Gypsies: An Illustrated History, by Jean-Pierre Liégeois
There are definitely some parts of this book that I did not agree with, and that underscore the wide degree of trouble that comes from trying to speculate on the origins of the Gypsies being from India when, as has been correctly noted, the Romany people clearly have a lot of other historical and cultural influences as well, and do not appear like their supposed neighbors in India had been, even if their language does appear to be an Indo-Aryan one of considerable antiquity. Aside from the speculations about Romany origins, though, this book does a good job at pointing out the vulnerabilities that have existed with regards to their relationship with outsiders, where a high degree of hostility and a desire to take advantage of the gadje on the part of the Romany is matched by frequent hostility from people as well as governments in the areas where the Romany have lived, to the point where individual freedoms have sometimes been granted but where group identity and recognition of the identity of the Romany as a whole has sometimes been problematic. One cannot help but compare the struggles for legitimacy and belonging of the Romany with that of the Jews, although the author appears reluctant to do so.
The less than 200 pages of this book are divided into several chapters. After opening with a series of black and white photographs of various Sinti and Roma peoples and their material culture, the author begins with an introduction and then spends a fair bit of time speculating on origins using language as the basis (is there a reluctance on the part of Roma to DNA analysis?). After that the author spends some time looking at Gypsy society, including the nature of family authority and group institutions that help to preserve peace and well-being within society as well as providing an acceptable face towards outsiders. An entire chapter is spent exploring the relationships between Gypsies and non-gypsies, where there is a high degree of mutual stigmatization between the various groups. After that the author looks at the changing times that have taken place given the more strict border rules and the growing spread of settled society that has left a good deal less freedom to roam on the part of the Roma in many places, while the last chapter of the book discusses some of the ways that the Gypsies have responded to contemporary threats through seeking to politically organize and draw attention to their plight in a way that would have been unthinkable in the past.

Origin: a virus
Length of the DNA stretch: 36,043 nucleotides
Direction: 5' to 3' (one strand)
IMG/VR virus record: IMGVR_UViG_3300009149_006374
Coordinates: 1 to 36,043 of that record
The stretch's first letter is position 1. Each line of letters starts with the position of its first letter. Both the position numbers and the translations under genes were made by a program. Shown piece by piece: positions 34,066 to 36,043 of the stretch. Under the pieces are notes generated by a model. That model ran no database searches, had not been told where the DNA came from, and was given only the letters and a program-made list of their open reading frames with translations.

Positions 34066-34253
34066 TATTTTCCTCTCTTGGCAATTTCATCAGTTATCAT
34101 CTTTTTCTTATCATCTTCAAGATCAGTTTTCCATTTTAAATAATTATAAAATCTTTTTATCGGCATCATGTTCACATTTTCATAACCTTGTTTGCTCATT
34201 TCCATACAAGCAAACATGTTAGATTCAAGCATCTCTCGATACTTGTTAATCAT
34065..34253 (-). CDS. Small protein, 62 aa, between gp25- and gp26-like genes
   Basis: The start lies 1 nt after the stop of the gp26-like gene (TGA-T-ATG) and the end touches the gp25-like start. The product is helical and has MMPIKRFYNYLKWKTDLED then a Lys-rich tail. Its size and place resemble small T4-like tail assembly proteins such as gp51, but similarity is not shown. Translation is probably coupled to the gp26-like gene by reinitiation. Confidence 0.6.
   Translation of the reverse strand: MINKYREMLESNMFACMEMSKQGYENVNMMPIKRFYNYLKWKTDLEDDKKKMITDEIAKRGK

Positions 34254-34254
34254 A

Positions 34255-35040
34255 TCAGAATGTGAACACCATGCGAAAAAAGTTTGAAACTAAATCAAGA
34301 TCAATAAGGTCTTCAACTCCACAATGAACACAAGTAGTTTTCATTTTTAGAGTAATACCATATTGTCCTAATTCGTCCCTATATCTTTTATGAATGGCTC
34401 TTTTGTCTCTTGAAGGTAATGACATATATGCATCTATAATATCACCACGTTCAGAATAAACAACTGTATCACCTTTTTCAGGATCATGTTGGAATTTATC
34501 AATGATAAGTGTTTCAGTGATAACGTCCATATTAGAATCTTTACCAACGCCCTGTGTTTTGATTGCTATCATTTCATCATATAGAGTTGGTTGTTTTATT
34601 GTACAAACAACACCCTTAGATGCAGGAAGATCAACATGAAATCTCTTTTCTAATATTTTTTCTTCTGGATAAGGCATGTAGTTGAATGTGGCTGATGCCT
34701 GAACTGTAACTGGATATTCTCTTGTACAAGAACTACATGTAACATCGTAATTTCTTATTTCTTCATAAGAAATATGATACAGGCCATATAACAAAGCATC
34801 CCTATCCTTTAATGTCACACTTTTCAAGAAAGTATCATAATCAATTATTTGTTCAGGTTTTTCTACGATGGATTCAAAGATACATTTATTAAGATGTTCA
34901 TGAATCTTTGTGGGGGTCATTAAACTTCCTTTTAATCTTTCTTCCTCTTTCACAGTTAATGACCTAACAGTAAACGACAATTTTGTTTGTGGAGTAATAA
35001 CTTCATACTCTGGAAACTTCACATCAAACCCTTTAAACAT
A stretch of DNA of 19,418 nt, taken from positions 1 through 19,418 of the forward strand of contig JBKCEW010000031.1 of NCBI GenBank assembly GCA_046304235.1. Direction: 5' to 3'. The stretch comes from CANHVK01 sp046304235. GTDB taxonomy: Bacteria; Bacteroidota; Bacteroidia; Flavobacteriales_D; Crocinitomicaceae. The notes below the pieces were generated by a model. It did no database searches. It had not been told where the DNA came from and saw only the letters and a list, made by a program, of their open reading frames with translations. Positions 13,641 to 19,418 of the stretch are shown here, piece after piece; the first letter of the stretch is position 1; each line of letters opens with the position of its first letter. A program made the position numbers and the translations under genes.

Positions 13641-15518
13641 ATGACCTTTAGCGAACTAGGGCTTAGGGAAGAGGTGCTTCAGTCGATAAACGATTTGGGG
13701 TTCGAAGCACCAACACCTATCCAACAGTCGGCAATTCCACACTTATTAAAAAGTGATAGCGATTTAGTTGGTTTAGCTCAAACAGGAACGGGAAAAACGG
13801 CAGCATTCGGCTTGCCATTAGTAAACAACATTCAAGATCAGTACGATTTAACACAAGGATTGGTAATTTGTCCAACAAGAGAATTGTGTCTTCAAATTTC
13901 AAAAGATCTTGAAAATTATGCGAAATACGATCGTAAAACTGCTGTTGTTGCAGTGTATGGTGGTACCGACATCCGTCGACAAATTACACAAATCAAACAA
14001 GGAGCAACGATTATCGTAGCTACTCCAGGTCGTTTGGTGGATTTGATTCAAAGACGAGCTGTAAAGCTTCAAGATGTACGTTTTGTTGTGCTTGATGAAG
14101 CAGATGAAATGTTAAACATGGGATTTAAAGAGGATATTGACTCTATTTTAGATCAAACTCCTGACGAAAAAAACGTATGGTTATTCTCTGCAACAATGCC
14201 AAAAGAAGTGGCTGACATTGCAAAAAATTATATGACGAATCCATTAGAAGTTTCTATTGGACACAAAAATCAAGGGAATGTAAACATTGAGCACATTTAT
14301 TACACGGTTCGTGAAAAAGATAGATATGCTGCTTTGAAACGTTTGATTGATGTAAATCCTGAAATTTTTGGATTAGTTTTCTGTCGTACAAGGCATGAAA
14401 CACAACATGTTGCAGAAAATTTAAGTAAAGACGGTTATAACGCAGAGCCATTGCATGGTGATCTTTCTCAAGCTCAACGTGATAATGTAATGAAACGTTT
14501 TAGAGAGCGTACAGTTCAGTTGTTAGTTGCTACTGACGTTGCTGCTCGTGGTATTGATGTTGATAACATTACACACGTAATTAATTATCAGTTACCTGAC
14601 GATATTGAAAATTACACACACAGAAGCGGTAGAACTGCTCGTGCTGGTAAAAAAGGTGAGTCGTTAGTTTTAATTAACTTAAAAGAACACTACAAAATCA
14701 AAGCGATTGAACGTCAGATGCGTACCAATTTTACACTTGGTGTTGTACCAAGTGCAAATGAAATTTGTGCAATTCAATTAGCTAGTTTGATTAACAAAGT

I do not consider myself to be particularly knowledgeable about the Roma and their lives, nor do I find the lifestyle of an illiterate nomad to be particularly appealing (and books are by no means an easy sort of culture to bring in one’s wanderings, as I know all too well ). That said, I do find the struggle on the part of the various peoples of the Roma to have a space space to live as they wish without government interference or hostility from the settled peoples around them to be a poignant one. As someone who tends to struggle with fitting in who has lived a life of considerable wandering, I have a high degree of empathy at least for the struggles faced by the Roma even if I am definitely an outsider to their ways. Yet societies at present, even ones as mobile as our own, still leave a great deal of difficulty for those who wish to be itinerant and whose technical competence and education are not very high even now. There is a lot of room for very poisonous relations between the Roma and those societies whom they live in but remain very distinct from.